NFC's momentum is growing but consumers are wary

Paul Rasmussen
One dominant theme at last week's Mobile World Congress conference in Barcelona, Spain, was the growing momentum behind Near Field Communications--a long-established technology that has lingered on the edge of interest of many.

The word from many operators--especially in Europe--was that 2011 was going to be the year when NFC-enabled handsets would become available in volume.

Nokia, Samsung, ZTE, RIM and Motorola all said they would be shipping smartphones with NFC during 2011, while the vital agreements with payment system providers and retailers would appear almost ready to go commercial.

To boost uptake further, Apple's next iPhone and iPad versions are also strongly tipped as supporting NFC, in some manner.

While Asia, and in particular Japan, has carried the flame for m-commerce for some years, European operators at last seem keen to enter the market and are forming alliances to ensure adequate support for the necessary ecosystem and achieve compatible point-of-sale terminals.

Operators in France, Belgium and now the UK have announced plans to push forward with NFC-based payment services this year, although some--Orange, for example, seem further ahead than others.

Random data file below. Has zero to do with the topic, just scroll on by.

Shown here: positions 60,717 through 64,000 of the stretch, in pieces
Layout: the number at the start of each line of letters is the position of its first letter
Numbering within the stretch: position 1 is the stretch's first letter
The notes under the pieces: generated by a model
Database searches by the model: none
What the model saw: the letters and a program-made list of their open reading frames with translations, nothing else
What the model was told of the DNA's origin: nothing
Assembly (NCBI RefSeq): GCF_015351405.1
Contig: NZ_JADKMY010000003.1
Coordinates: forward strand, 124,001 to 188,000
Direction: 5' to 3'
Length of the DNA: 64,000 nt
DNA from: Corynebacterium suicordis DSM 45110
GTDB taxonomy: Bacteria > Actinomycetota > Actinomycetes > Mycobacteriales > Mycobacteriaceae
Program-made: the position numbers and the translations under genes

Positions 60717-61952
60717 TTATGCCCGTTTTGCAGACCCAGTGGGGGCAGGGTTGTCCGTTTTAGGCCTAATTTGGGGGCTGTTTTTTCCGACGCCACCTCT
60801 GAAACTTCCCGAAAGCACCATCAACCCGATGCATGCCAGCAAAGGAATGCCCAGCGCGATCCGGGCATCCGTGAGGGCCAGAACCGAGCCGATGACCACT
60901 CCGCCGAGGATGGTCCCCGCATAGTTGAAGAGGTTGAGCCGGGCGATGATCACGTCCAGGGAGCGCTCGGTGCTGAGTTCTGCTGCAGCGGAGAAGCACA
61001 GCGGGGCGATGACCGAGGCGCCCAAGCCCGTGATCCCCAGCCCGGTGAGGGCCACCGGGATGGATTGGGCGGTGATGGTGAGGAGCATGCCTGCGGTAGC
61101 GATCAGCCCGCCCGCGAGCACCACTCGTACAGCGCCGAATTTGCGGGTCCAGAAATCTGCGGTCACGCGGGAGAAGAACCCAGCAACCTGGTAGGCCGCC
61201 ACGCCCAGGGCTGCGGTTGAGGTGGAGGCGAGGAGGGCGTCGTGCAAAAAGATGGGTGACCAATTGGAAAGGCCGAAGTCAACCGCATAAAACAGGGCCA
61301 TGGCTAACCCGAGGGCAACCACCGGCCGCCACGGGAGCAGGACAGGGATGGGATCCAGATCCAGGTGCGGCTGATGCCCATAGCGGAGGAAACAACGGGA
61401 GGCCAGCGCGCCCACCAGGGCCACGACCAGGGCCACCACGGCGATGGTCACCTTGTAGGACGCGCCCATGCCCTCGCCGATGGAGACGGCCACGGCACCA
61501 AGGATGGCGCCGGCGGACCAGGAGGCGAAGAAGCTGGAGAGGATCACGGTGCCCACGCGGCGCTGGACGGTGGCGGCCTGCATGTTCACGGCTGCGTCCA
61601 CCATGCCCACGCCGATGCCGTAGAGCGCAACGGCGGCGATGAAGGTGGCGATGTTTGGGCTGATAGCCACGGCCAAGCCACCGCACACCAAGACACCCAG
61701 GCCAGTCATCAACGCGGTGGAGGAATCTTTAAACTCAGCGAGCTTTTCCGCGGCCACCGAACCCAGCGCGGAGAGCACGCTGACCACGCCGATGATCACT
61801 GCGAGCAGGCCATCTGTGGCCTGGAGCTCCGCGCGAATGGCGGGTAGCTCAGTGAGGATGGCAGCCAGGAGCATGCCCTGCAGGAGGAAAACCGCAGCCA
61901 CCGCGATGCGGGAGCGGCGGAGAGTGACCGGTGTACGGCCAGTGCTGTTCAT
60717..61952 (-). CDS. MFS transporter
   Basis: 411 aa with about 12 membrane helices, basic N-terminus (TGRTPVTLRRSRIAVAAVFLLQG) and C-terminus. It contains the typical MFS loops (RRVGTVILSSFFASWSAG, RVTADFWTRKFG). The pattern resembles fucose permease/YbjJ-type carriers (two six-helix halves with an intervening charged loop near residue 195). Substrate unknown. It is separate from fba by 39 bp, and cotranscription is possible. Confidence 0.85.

But, while the technology and ecosystem might be falling into line, European consumers seem less keen on the idea.

Recent market research in France and the UK has indicated that consumers remain wary of using their handsets to pay for items, with over 50 per cent of those surveyed in the UK claiming to be uncomfortable with the idea.

The central worry, apparently, is based around security, with consumers trusting banks, and not operators, to run and manage m-payment services. A study in France produced similar results.

It looks like the operators will need to do some image building to reassure the public they can do better running a payment service than they presently do with their own billing systems. --Paul

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